Traditional Western anatomy likes to break the body into parts. We think of our architecture as bone stacked upon bone, wrapped in various muscles. Yet, take a moment to really watch how a yogi or a dancer twists and floats through space, and you realize that something is missing—fascia.
When we stretch, we tend to visualize stretching our muscles. And while it is possible and important to stretch muscles, it is much more important to stretch the connective tissue encasing the muscles, which is called fascia (pronounced like “Sasha”).
Muscle is essentially contractile jelly that fills tubes of fascia, and as we change the shape of the tubing, the shape of the muscle adapts. Making this happen is as much about intention as mechanics. We must listen acutely for the moment of fascial resistance, then hang out there and honor the capacity of the fabric. If we push too hard, the fabric resists change. We need to melt fascia.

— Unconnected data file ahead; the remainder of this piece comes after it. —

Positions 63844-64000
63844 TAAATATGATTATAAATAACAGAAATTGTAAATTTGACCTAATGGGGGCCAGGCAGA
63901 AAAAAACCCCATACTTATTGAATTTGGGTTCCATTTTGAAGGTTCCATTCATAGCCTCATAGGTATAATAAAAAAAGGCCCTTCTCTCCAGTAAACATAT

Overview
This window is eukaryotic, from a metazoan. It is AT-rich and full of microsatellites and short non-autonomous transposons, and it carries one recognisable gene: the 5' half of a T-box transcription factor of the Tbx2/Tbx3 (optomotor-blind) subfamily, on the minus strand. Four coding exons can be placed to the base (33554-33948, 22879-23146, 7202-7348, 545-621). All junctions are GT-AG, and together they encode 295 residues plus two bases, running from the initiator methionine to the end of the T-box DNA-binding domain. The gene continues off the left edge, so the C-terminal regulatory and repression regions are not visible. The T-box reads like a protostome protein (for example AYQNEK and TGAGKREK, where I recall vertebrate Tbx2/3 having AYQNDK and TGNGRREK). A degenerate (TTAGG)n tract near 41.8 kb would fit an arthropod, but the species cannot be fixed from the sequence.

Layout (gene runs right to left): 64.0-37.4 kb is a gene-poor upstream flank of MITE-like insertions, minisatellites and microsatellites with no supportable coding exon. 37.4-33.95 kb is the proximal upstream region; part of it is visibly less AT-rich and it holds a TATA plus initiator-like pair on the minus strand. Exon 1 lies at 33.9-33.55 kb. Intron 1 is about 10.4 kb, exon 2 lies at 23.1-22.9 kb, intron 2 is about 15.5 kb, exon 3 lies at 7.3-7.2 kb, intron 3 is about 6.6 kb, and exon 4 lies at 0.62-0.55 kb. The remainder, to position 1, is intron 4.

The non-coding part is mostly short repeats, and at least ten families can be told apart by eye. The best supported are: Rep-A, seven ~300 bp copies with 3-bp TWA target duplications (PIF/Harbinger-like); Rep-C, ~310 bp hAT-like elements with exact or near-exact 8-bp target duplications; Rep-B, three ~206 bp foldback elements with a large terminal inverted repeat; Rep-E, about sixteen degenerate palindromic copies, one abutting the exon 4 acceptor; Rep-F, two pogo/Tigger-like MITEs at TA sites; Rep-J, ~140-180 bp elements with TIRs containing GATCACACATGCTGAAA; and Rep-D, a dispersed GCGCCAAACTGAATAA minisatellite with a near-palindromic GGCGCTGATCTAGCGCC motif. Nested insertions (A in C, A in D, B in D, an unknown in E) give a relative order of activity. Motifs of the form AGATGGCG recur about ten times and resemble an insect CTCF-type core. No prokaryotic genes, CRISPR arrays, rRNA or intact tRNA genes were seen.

On a molecular level, fascia becomes more liquid when warm and more solid when cooled. We know this from personal experience. When we start moving we feel how the fascia becomes more fluid and our bodies are more accepting of change. And when we cool down the fascia becomes stiffer and less forgiving.
Watch the video below to see fascia respond to stretching under a microscope.
A version of this story appears in Issue One of the Wanderlust Journal magazine.